- BetOnline believes Andre Drummond will lead the NBA in rebounding in 2018-19
- Will Detroit miss enough shots to give him a chance at the title?
- Does Drummond represent the best value available at +150?
The Detroit Pistons won’t win much in 2018-19, but fans can at least take solace in the fact that Andre Drummond is favored to win the league’s rebounding title. BetOnline is giving the two-time All-Star +150 odds to grab more boards than anyone else in the league this season.
Drummond won the rebounding title in 2017-18 and his 15.99 per game average was the most since 1996-97 when Dennis Rodman hauled in 16.05 caroms per contest for the Chicago Bulls.
Odds to Lead the NBA in Rebounds Per Game in 2018-19
|Player||Odds to lead the NBA in Rebounds Per Game at BetOnline|
There are three reasons to believe Drummond is a lock to win the title again:
1. Andre Drummond is Durable
One of the keys to winning a rebounding title is simply staying on the court, and few players have done a better job of that over the course of their careers than Drummond. The ultra-dependable big man has appeared in at least 81 games four times and has missed just seven games over the past five seasons. His every day availability gives him a tremendous leg up on a player like Joel Embiid, who has appeared in just 94 games since being drafted in 2014, or Rudy Gobert, who missed 26 games in 2017-18.
2. Andre Drummond is Dependable
You wouldn’t want to depend on Drummond in a free-throw shooting contest, but the man can flat out rebound. “Big Penguin” has averaged 14.26 rebounds per game over the last five years and hasn’t dipped below 13.2 boards since his sophomore season in 2013-14. His consistency gives him a tremendous advantage over Dwight Howard, whose rebounding totals have been on the downswing since 2012, and Hassan Whiteside, whose rebounding average dropped by 2.7 boards last season as his minutes declined.
Drummond has averaged 14.26 rebounds per game over the last five years and hasn’t dipped below 13.2 boards since his sophomore season in 2013-14.
3. Detroit is Going to Miss a Ton of Shots
Sorry Pistons fans, but your team can’t hit the broadside of a barn. Detroit finished 23rd in field goal percentage (45%), 25th in free-throw percentage (74.5%), and 26th in true shooting percentage (54.3%) in 2017-18. That isn’t likely to improve this season as Reggie Jackson and Blake Griffin should both be available for a full season of contested threes and ill-advised jump shots. Add it all up and Drummond should have plenty of errant shots to haul in.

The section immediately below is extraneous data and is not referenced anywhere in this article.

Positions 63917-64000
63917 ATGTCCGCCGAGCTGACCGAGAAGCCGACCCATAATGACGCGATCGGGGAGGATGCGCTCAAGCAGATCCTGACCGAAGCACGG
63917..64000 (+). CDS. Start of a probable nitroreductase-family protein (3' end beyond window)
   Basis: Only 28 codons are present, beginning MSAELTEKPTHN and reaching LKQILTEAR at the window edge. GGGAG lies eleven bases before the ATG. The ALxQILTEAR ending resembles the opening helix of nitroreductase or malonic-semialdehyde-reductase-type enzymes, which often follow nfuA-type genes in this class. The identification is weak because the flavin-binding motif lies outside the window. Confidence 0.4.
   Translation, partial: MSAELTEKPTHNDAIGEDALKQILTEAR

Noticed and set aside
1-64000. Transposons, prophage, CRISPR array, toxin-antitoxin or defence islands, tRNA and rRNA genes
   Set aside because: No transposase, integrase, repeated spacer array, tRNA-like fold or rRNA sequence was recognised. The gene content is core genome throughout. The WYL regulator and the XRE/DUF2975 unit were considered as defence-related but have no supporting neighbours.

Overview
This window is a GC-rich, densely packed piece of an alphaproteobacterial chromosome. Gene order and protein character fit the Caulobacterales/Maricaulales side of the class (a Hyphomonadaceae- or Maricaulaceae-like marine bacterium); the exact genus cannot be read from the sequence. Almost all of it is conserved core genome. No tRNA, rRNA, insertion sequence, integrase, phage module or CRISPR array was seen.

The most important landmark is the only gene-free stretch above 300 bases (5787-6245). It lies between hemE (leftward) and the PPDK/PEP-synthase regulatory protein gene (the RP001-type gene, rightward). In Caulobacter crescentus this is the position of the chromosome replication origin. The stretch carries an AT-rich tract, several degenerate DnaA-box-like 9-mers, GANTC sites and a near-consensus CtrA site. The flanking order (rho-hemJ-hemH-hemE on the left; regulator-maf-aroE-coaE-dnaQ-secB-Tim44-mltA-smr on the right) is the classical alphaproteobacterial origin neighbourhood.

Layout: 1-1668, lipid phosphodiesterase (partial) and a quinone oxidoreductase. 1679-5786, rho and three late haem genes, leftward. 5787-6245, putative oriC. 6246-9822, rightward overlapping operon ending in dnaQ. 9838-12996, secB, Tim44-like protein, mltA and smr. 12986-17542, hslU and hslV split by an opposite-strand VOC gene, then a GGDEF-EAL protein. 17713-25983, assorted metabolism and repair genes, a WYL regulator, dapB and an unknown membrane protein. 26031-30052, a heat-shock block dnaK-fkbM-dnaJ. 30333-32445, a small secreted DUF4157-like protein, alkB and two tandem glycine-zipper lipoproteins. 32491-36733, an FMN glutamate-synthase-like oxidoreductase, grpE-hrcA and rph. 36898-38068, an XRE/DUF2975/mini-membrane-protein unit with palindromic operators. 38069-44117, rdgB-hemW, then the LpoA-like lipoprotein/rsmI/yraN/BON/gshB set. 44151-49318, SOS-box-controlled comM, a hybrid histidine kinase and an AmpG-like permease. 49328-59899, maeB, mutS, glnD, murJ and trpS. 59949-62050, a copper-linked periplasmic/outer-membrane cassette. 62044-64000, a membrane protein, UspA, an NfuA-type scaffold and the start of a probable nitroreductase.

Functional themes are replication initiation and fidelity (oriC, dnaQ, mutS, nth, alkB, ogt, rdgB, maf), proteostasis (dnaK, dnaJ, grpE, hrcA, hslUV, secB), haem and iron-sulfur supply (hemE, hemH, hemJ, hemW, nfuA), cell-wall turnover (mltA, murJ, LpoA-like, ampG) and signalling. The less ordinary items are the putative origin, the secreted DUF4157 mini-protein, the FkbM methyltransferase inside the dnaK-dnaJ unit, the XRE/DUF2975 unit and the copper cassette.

Past 5 NBA Rebounding Leaders
|Year||Player||Team||Rebounds Per Game|
|2017-18||Andre Drummond||Detroit Pistons||15.99|
|2016-17||Hassan Whiteside||Miami Heat||14.13|
|2015-16||Andre Drummond||Detroit Pistons||14.79|
|2014-15||DeAndre Jordan||Los Angeles Clippers||14.95|
|2013-14||DeAndre Jordan||Los Angeles Clippers||13.59|
There are two other players to consider, both of whom play in the Western Conference. First up is two-time rebounding champion DeAndre Jordan, who signed with the Mavericks in the offseason. The 6’11” pogo stick has averaged 15 rebounds per game twice in the last four seasons and, like Drummond, is an iron man who seldom misses a game.
Next up is Anthony Davis, who has averaged over 11 boards per game in each of the last two seasons, and should have more opportunities to corral rebounds with the departure of DeMarcus Cousins. The Brow averaged 1.1 more rebounds after Cousins went down with a thorn Achilles in late January and upped his average to a career high 13.4 rpg in the playoffs against the Trail Blazers and Warriors.
Jordan and Davis are both alluring picks, but they carry enormous risk. Jordan turned 30 this summer and will soon begin losing the world-class quickness and athleticism that has made him such a force in the paint. Davis, meanwhile, has never played a full season and may fall short of the 70 games players need to qualify for the league’s rebounding title.
That leaves us with Drummond. You won’t get much value at +150, but the Pistons’ big man is the clear cut choice given his age, durability, and consistency. Detroit’s only other viable center is Zaza Pachulia, so the 25-year-old Drummond should see enough minutes (and more than enough misses) to win back-to-back titles.